Jessica Junker traveled halfway around the world to attend SCB’s North America Congress for Conservation Biology (NACCB) in Oakland, California.
The Ph.D. student arrived at NACCB from Germany in July with two goals in mind: excel in the Student Award Competition and highlight the habitat crisis affecting great apes on the African continent.
She accomplished both goals in one 15-minute presentation.
Jessica received first place in the Student Award Competition with her presentation, “Recent Decline in Suitable Environmental Conditions for African Apes - An Attempt to Bridge the Gap Between Local Efforts and Global Perspectives.”
|NACCB Student Talk Winner Jessica Junker in Libera where she recently completed a chimpanzee survey.|
She delivered a complex message on the decline of suitable environmental conditions for apes in Africa in a timely and compelling manner; demonstrating originality and good story-telling skills.
“I think it’s crucial to be able to communicate your results to others and it makes me happy that I was able to share my passion for my work with the people in the audience,” Junker said of winning the award. “Successful communication not only with fellow scientists, but also with the general public, funding organizations, national wildlife authorities, local communities, and all stakeholders is critical to effective conservation and research planning.”
Sixty students participated in the Student Award Competition, which featured a 12-minute oral presentation followed by a three-minute Q&A with the judges.
Justin Kitzes, student award recipient
Daniel Karp, student award recipient
Daniel Karp (Stanford University) took third place with his presentation, “Intensive Agriculture Erodes Beta-Diversity at Large Scales.”
SCB congratulates Jessica, Justin, Daniel and all those who participated in the Student Award Competition. (Read the winning abstracts.)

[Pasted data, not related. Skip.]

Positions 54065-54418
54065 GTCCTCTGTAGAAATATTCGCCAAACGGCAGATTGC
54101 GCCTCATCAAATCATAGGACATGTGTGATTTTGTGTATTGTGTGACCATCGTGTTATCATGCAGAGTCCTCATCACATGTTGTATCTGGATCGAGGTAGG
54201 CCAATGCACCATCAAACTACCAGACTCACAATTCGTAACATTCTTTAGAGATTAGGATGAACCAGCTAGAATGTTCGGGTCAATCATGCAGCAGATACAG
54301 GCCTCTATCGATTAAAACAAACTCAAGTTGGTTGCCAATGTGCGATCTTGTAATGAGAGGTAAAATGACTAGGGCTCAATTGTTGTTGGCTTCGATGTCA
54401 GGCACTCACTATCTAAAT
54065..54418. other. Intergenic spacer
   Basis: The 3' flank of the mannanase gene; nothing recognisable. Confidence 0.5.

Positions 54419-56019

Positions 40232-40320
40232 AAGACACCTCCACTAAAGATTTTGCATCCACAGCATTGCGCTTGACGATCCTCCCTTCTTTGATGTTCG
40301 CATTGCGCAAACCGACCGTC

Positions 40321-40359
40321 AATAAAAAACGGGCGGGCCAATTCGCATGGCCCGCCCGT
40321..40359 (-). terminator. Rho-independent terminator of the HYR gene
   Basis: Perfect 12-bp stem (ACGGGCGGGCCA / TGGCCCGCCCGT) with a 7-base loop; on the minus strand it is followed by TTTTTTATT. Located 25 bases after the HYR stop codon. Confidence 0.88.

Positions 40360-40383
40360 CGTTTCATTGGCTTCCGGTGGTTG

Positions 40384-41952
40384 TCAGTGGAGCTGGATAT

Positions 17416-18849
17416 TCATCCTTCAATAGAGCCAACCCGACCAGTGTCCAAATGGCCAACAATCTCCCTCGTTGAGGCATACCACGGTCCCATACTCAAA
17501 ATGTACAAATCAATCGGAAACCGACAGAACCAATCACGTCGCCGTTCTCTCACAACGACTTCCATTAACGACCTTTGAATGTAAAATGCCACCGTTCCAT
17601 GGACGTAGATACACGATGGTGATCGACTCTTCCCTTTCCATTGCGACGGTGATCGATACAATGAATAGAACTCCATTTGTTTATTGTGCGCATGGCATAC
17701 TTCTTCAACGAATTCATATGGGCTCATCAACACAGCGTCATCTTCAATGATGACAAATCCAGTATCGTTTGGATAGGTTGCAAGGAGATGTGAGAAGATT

The Society is also grateful to the judges who made the competition possible: Karen Beard, Anna Chalfoun, Tracey Dalton, Domick DellaSala, Chris Elphick, Andrew Gregory, John Hall, Nyeema Harris, Patrick Huber, Judy Jacobs, Nathaniel Lawrence, Jenny McGuire, Adina Merenlender, Sarah Reed, Adena Rissman, Sadie Ryan, Mark Schwartz and Tom Sisk.
Following is a Q&A with Jessica, who is completing Ph.D. work at the Max-Planck Institute for Evolutionary Anthropology in Leipzig, Germany. Jessica recently conducted a nation-wide chimpanzee survey in Liberia.
SCB: What about your field are you most passionate about?
I am most passionate about the direct link between my work and conservation and research on the ground.
I get excited by studies that focus on finding a solution to a specific problem. For example, in the case of great apes, one problem that we have is that despite decades of intensive research, great ape regional distribution, abundance, and population trends are still largely unknown. Our study thus attempted to develop a continent-wide distribution model as well as quantify change in distribution over the past two decades to support researchers, wildlife managers, funding agencies, industries and politicians when making decisions in identifying priority conservation areas, research gaps, potential wildlife corridors and future survey sites.
SCB: If people had to know one thing about your research findings what would it be and why?
Suitable great ape habitat has been declining rapidly over the past two decades due to increasing human impact in the form of hunting and habitat destruction. We estimate that more than 200,000 square kilometers of suitable ape habitat have been lost, which equates to approximately four soccer fields every day over the past 20 years. Gorillas and bonobos seem to have been more affected than chimpanzees, where for some species suitable habitat declined by up to 59 percent.
Jessica Junker conducting field work in Liberia
Furthermore, recent habitat loss appears to have been particularly severe in the central African forest block, currently regarded as the remaining stronghold of great apes. In these areas, the vast and once-remote forest tracts have been interlaced with logging and mining roads and subsequent human immigration. The results of our model in combination with other data sources, such as spatial information on threats, population status and trends will be invaluable for the effective conservation of the remaining great ape populations and their habitat in Africa.
SCB: Has anything in your research surprised you?
I expected to find a decline in suitable ape habitat across Africa over the past two decades. However, I did not expect habitat loss to be this high, especially because we assume that our model underestimates rates of habitat decline over time, as we did not include forest loss and disease into our model due to data limitation problems. Our results support the notion that we are in the midst of a biodiversity crisis and highlight the importance of urgent and effective conservation actions.